Kate Mdeleted
- Austin, Texas


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March 5, 2008

Call it O.C.D., but Teflon or any surface I cook on must be an impartial element giving off nothing into the food. A look at the chemical reaction has the answer.

Chris Kydd
- Encinitas, California

May 2, 2008

Hi, Chris. I certainly have no issue with people who wish to not use Teflon cookware. But out of curiosity I do ask what you consider to be a safe material to use.

Regards,

pic of Ted Mooney Teds signature
Ted Mooney, P.E. RET
finishing.com
Pine Beach, New Jersey

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July 3, 2008

Stumbled onto your site because I was curious about the possible effects of my old Revere Ware tea kettle that was producing green water from the oxidized copper bottom that had apparently penetrated all the way through to the surface that touches the water. Needless to say, I threw out the old kettle and went to Costco and bought a new one. It was my impression that Revere Ware was lifetime cookware, but that's apparently false where the kettle's concerned. Tea drinkers beware.

Cherie Swanlund
- Fallbrook, California

 

Hi, Cherie.

Copper pot are a bit different than stainless steel flatware, and not considered a food-safe surface. Your tea kettle and similar cookware probably originally had a tin plating on it. Restoring the tin is an "old world" trade for a very long time. You might find letters 25553 and 29192 interesting. Good luck with the replacement

Regards,

pic of Ted Mooney Teds signature
Ted Mooney, P.E. RET
finishing.com
Pine Beach, New Jersey

August 16, 2008

Perhaps the concern here is not so much over cause and effect (i.e.. does rust harm me) but rather the broader issue of correlation (i.e.. whether or not rust harms, is rust usually found with something that IS harmful, and therefore is rust a good sign that here is something bad and I shouldn't use the utensil).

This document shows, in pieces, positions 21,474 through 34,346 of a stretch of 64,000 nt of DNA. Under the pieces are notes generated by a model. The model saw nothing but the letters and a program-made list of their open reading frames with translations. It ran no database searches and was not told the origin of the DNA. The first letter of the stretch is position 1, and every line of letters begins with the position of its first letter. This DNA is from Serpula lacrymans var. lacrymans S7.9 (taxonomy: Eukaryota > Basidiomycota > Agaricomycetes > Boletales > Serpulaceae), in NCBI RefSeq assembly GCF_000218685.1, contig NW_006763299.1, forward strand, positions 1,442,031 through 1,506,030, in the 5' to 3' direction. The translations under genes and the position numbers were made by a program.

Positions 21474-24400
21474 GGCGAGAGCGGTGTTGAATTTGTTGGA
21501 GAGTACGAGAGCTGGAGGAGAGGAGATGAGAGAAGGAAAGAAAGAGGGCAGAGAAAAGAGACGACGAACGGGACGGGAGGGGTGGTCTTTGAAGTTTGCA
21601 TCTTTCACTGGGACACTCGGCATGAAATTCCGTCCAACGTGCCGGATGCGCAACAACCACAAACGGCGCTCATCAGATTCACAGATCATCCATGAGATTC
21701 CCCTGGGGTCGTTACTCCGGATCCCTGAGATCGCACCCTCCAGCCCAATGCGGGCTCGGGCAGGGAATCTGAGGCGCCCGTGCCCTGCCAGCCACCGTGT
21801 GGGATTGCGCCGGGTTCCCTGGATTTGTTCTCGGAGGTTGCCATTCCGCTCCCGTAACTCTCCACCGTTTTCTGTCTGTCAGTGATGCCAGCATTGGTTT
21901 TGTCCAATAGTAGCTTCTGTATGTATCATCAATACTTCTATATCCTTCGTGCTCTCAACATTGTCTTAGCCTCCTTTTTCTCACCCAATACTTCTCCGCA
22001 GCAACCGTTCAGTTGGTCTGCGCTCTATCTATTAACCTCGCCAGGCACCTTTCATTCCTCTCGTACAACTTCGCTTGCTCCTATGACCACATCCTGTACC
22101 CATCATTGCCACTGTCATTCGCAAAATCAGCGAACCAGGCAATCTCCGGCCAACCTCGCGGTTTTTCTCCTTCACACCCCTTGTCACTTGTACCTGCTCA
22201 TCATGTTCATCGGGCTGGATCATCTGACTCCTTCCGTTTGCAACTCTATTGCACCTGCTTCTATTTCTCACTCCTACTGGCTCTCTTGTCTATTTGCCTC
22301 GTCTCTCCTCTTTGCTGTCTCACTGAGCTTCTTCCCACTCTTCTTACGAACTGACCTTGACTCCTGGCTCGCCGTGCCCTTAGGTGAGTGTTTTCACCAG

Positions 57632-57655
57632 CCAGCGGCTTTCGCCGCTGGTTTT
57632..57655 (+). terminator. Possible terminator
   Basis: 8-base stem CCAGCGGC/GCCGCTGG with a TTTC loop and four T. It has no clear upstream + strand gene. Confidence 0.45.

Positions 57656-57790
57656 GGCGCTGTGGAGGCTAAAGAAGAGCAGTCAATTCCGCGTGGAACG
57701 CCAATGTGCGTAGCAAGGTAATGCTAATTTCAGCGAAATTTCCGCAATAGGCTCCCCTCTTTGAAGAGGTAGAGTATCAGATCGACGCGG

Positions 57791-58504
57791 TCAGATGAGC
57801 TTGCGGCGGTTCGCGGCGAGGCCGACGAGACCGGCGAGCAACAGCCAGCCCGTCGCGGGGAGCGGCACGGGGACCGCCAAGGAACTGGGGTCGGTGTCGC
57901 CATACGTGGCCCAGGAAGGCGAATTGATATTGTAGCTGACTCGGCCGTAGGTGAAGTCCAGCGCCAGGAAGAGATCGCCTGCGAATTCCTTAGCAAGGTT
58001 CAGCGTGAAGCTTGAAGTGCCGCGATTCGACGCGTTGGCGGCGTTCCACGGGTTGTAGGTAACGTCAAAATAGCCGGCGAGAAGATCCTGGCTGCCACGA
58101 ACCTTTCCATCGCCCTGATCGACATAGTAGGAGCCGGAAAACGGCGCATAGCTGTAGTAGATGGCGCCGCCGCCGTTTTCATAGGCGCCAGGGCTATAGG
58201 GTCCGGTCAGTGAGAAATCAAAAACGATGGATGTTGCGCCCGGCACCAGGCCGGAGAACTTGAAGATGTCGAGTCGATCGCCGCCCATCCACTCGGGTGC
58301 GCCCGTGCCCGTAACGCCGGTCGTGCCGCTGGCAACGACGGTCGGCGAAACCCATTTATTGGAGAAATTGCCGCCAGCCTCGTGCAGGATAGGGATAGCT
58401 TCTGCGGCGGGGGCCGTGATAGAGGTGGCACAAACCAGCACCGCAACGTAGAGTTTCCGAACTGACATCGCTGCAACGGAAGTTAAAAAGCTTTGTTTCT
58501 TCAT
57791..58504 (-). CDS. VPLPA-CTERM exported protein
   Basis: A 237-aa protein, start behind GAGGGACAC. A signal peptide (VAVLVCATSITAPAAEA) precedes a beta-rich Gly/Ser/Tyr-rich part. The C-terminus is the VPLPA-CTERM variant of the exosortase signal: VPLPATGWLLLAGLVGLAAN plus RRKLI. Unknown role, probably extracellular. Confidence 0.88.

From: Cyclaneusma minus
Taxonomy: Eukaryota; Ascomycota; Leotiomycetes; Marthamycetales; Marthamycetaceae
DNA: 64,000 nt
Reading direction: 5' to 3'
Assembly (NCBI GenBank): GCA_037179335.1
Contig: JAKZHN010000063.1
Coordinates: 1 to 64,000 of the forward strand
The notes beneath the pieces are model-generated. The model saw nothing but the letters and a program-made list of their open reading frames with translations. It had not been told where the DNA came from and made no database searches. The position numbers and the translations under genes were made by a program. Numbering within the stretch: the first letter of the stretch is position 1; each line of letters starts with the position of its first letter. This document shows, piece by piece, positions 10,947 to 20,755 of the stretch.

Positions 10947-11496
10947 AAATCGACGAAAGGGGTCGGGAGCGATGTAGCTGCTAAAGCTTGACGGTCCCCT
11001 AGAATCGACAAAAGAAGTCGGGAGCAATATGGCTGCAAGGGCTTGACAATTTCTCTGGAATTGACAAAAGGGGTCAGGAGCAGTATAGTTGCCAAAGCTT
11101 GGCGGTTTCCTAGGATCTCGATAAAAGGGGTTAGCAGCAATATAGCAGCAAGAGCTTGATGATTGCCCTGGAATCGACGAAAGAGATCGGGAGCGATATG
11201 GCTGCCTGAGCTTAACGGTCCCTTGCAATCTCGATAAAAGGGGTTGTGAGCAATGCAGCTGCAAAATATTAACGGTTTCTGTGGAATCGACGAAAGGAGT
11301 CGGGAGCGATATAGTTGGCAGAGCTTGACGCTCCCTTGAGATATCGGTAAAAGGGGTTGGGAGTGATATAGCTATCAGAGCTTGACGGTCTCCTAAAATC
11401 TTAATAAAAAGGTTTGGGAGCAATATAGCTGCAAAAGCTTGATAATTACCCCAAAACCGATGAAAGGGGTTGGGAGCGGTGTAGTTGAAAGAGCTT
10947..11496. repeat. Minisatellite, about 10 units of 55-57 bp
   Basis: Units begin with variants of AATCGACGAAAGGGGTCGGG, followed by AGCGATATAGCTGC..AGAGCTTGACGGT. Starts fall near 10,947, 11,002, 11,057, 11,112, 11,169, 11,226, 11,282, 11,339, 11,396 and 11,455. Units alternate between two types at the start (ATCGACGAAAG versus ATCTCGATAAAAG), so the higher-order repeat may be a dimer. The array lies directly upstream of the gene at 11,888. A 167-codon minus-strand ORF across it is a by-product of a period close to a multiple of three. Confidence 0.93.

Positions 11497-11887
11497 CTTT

Eg. a I step on a rusty nail or knife - isn't this the usual reason why tetanus shots are encouraged? It's not the rust, it's the fact that it has been there so long it has rusted, therefore it has been there long enough to pick up harmful organisms that might hurt me. Similarly, a rusty BBQ might imply an old BBQ, hence lots of cancer-causing leftover stuff not properly cleaned off over the years, hence making an otherwise less dangerous pit more dangerous to human health.

Paul Ng
- Johor Bahru, Johor, Malaysia
September 7, 2008

I came across this discussion in the course of seeking information to either support or refute my wife's contention that rust (in fact, ANY ferrous iron other than stainless steel) cookware causes cancer. We recently married late in life, and her carbon steel phobia has led to the disuse of an authentic Chinese wok; a set of very high quality carbon steel Sabatier kitchen knives; and all of my mother's, aunt's and grandmother's cast iron cookware. Nothing but "stainless" (which we all know isn't REALLY stainless) steel for my better half.

My search for any shred of information even remotely suggesting a link between rust on cookware and cancer (or any other medical condition known to modern science) has proven absolutely fruitless. My own solution is to humour the wife and use the el cheapo "stainless" knives when she's around, but when she is traveling and I am cooking only for myself -- out come the Sabatiers and the cast iron pots and pans.